The party in the new club continued into the wee hours Sunday morning. Strawberry daiquiris flowed. Music from DJ Bay Bay pulsed. Teens were chilling and dancing.
Then came the gunfire.
Witnesses said they heard dozens of rounds, maybe 100, rip through a storefront Miami nightclub called The Spot, wedged between a furniture store and a smoke shop.
When the gunfire stopped, 15 young people were wounded, bloodied and dazed, the youngest of them 11 years old, the oldest 25.
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Some made it to the hospital themselves, others needed help from fellow party-goers. Still others were taken to Jackson Memorial Hospital by Miami paramedics.
One 15-year-old boy was in critical but stable condition Sunday. Most of the other wounds were not life-threatening, and some of the injured were treated and released.
Dressed in dark blue hospital scrubs and using crutches Sunday afternoon, a 20-year-old man hobbled out of Jackson to wait for his ride.
“I’ve been through a lot,” said the man, who would not give his name. He was shot in the right leg.
He said he was at a “party” at The Spot early Sunday listening to music when he heard “pop, pop, pop.”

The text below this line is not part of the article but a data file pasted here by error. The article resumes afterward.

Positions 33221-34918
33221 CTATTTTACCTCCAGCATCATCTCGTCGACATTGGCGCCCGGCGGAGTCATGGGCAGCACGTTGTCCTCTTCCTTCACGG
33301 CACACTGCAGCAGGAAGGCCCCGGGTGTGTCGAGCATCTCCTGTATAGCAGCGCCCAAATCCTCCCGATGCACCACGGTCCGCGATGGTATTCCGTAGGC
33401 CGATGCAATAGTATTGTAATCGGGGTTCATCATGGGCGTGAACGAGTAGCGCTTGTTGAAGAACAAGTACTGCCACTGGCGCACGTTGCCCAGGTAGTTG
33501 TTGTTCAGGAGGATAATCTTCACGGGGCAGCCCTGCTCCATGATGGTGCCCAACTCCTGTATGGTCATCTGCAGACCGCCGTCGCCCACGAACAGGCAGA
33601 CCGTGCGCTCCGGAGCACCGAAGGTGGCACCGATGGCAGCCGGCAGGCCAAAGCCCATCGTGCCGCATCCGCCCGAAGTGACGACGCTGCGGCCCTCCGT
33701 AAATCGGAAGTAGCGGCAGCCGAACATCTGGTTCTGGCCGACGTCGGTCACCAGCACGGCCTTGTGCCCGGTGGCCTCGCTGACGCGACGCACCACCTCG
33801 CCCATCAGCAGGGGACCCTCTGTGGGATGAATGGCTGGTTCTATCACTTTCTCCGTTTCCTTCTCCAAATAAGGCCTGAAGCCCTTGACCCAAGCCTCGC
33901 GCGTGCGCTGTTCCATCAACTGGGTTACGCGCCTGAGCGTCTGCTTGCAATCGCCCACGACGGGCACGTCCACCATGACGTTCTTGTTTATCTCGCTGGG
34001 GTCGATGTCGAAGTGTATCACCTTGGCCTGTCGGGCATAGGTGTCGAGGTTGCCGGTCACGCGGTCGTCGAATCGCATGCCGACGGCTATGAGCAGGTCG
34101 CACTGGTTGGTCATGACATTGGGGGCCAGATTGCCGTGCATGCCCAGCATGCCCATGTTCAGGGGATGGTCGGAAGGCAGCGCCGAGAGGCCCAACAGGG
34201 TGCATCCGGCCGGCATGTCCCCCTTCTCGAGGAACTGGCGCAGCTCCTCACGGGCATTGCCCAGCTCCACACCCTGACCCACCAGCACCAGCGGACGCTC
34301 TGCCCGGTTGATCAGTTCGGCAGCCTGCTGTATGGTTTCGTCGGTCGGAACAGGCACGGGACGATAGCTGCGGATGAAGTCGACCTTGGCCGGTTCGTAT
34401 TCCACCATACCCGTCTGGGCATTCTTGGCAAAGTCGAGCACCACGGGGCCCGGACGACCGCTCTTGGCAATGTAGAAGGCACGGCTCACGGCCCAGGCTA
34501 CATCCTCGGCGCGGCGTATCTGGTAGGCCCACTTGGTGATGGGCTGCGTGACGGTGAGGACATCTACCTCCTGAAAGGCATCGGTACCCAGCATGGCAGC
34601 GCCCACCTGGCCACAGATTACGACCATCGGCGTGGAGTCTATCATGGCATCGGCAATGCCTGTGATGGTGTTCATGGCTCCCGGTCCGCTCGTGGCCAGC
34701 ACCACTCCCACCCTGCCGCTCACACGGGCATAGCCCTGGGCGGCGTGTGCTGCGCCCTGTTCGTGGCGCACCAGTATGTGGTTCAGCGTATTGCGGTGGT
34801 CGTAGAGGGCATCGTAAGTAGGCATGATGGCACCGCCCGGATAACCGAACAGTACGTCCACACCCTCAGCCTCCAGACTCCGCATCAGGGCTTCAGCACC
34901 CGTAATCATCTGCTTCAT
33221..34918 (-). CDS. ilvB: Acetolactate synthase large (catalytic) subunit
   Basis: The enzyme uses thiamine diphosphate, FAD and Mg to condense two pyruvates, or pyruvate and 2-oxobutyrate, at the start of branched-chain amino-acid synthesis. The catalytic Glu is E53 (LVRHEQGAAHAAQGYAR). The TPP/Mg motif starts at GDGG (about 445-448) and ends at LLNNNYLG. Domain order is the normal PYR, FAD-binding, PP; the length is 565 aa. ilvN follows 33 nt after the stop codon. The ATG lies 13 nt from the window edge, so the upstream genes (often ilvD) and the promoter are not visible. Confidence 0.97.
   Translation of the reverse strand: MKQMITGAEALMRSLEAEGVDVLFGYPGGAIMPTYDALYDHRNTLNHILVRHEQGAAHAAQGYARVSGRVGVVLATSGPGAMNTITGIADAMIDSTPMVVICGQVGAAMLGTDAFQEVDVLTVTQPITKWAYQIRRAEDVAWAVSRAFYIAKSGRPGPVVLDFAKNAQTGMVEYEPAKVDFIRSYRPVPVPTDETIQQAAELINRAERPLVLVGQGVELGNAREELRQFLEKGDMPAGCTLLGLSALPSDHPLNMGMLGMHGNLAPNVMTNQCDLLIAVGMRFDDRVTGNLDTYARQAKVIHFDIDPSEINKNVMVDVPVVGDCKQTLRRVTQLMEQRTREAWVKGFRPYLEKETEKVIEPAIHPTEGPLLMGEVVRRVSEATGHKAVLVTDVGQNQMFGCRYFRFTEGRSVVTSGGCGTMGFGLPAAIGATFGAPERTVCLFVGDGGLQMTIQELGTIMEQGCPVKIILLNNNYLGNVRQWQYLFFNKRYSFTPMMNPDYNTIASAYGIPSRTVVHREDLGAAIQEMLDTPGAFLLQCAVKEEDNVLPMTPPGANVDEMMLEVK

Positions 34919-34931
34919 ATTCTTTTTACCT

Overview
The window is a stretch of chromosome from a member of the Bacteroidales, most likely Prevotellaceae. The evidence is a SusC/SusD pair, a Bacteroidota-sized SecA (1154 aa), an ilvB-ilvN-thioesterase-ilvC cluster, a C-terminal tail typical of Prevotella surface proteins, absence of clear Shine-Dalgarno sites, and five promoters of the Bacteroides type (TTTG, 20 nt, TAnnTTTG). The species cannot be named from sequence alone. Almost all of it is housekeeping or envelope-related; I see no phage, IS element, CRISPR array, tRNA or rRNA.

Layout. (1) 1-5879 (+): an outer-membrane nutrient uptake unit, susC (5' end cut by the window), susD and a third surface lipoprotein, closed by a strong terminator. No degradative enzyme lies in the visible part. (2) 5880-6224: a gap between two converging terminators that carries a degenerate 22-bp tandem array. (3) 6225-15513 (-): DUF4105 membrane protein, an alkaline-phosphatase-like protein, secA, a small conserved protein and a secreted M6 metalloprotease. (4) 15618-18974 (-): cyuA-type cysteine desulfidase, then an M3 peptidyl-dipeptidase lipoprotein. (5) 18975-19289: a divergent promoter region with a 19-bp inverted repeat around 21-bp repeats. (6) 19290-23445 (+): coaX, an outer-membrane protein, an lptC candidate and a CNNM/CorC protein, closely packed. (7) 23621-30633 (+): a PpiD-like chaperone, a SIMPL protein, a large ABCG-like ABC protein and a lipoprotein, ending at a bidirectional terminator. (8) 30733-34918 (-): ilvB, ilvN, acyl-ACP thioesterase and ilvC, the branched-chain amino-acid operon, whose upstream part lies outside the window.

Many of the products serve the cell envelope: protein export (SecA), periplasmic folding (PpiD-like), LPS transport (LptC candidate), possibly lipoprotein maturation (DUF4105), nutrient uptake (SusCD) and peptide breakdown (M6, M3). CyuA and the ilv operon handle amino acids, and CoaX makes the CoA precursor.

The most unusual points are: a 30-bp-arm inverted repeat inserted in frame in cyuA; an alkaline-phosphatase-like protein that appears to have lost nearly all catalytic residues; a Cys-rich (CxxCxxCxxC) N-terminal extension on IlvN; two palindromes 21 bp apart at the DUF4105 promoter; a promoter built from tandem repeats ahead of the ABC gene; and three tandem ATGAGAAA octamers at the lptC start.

“I tried to run out of the way, but I got hit,” he said. “I don’t know what happened.”
Police say they, too, don’t know exactly what triggered the violence. At least one witness said it appeared that two groups of people were shooting at each other.
Owners or managers of The Spot, 6410 NW Seventh Ave. — which bills itself as as a lounge, Caribbean restaurant and bar — did not answer the door Sunday to speak about the party or the shootings.
Perhaps the most sobering part of the latest outbreak of club carnage is the tender ages of some of the victims. Witnesses and people who had been in the club say the party was geared toward the teen crowd.
No suspects were taken into custody Sunday, and police were asking the public for information about the shooters.
“This is crazy — people shooting people up for no reason,” said Michelle Williams, a nearby resident who was driving by the club later Sunday as investigators were combing the club for evidence.
Williams said The Spot opened recently — and that she was just happy her teenage son was home safe during the shootings.
The nightclub has had a liquor license since April, according to Florida Department of Business and Professional Regulation records. Investigators said they did not know whether alcohol was being served to the young crowd.
When police and paramedics arrived sometime before 2 a.m. Sunday, they found “chaos,” said Miami Fire Rescue Capt. Ignatius Carroll.
Carroll said fire-rescue took seven victims to Jackson Memorial Hospital, some with hip, leg and other non-life-threatening injuries. One victim was not breathing, he said.
“There were a lot of people outside,” Carroll said. “Some were helping their friends who had been shot.”
Frederica Burden, a spokeswoman for the Miami Police Department, said investigators were trying to determine who was inside the nightclub, how many shooters there were and what prompted the gunfire. She said the club is cooperating with the investigation.
“This has baffled everybody,” she said. “We are just trying to figure out what’s going on.”